Experts say social networking can be a powerful tool for consumers.
"It illustrates the shifting power dynamic in the world. Social media is enabling ordinary people not only to express themselves but also to organize themselves quickly," said Andrew Nachison, a U.S.-based analyst at We Media, a digital research agency.
Ayelet Noff, founder of Blonde 2.0, an Israeli social media agency, said the protest marked a turning point in the way companies deal with crisis management in the digital age. Noff said her company has been working recently with Strauss on a global strategy campaign but did not provide consulting over the cottage cheese crisis.
"This is the first time that consumers said, 'No more! We are not going to deal with this,' and created a change," she said. "I don't think that people really realized until now that this is something that they could actually have an influence over. I think that now that consumers realize that Facebook is such a powerful force, they will use it more."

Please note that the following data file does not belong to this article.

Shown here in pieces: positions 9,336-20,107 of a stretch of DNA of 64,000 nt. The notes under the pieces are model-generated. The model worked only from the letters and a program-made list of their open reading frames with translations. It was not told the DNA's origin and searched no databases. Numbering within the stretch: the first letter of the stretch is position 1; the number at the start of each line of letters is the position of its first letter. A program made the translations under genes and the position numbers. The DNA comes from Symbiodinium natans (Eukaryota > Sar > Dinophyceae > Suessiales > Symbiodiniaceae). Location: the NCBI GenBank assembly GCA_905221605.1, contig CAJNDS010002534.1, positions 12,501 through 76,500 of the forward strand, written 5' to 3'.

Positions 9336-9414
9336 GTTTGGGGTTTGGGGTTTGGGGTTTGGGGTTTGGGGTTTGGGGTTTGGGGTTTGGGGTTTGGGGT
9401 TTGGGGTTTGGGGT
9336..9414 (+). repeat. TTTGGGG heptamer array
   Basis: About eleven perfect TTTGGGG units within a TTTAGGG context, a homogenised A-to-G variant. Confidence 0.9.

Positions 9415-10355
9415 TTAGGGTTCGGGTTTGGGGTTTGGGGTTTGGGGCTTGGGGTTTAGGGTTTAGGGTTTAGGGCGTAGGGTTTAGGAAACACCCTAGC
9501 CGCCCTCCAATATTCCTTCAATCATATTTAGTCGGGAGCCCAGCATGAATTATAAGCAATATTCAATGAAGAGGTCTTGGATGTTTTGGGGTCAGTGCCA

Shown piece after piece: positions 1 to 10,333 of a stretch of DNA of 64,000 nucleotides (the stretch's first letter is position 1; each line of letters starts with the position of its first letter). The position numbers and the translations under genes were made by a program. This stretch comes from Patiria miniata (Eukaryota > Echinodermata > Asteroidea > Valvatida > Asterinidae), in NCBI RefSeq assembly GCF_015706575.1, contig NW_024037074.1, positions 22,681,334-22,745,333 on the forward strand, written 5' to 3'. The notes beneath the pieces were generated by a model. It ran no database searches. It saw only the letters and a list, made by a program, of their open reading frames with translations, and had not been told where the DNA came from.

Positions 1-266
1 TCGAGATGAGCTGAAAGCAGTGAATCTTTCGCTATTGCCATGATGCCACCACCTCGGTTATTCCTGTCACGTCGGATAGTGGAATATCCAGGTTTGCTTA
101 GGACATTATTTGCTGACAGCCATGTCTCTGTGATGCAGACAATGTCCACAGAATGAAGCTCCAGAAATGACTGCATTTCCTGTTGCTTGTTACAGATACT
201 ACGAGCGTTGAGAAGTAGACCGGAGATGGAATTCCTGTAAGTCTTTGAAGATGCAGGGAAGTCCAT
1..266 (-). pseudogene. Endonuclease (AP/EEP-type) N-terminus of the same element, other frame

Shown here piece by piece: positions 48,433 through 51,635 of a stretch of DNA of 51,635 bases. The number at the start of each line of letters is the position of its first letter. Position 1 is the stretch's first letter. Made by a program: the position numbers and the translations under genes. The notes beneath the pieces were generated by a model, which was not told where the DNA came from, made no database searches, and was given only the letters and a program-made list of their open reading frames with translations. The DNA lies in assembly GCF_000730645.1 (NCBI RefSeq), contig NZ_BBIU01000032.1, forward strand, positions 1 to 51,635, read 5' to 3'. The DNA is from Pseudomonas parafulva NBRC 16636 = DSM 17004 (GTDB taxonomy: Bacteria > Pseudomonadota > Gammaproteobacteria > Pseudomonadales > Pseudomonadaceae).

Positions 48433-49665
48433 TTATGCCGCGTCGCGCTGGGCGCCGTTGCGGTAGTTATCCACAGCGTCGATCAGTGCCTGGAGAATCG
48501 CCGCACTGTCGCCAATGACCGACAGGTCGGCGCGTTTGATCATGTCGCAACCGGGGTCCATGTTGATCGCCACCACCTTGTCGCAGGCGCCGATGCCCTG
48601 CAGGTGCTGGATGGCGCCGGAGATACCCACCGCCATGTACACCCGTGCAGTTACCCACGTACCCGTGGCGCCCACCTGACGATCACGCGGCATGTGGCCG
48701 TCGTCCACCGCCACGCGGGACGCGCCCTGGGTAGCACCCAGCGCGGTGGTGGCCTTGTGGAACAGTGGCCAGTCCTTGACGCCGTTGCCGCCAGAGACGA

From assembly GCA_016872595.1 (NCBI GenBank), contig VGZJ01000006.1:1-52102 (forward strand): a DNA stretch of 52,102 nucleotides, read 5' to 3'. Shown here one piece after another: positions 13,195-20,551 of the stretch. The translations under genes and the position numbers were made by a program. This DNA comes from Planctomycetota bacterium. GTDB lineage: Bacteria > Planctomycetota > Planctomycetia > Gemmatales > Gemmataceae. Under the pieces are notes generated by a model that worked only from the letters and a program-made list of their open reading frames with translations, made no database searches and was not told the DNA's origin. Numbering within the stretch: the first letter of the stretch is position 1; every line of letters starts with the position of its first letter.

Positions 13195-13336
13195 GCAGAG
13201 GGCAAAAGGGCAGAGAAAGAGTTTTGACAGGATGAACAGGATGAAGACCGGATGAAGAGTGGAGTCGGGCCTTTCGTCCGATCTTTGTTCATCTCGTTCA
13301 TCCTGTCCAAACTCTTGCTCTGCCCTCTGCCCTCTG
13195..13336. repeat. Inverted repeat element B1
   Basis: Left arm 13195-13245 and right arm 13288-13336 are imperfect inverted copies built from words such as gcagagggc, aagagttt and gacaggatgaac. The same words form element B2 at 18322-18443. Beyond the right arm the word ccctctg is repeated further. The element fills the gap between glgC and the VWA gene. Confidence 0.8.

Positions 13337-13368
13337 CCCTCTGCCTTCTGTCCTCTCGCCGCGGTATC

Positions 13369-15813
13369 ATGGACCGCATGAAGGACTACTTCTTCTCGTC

The problem is that in a market as small as Israel's, with 7.7 million people, sometimes there are no alternatives. In the case of cottage cheese, there are three different brands, but they are dominated by the huge Tnuva conglomerate.
The Facebook page of the cottage cheese boycott identifies organizers as regular Israelis who "work for a living, are raising families and breaking under of the weight of the cost of living in Israel."
"The goal is to change our consumer culture," Itzik Elrov, the Facebook group creator, told Israel Radio. "We can mark down a small V (for victory), but there is still a long way to go."
Copyright 2011 The Associated Press.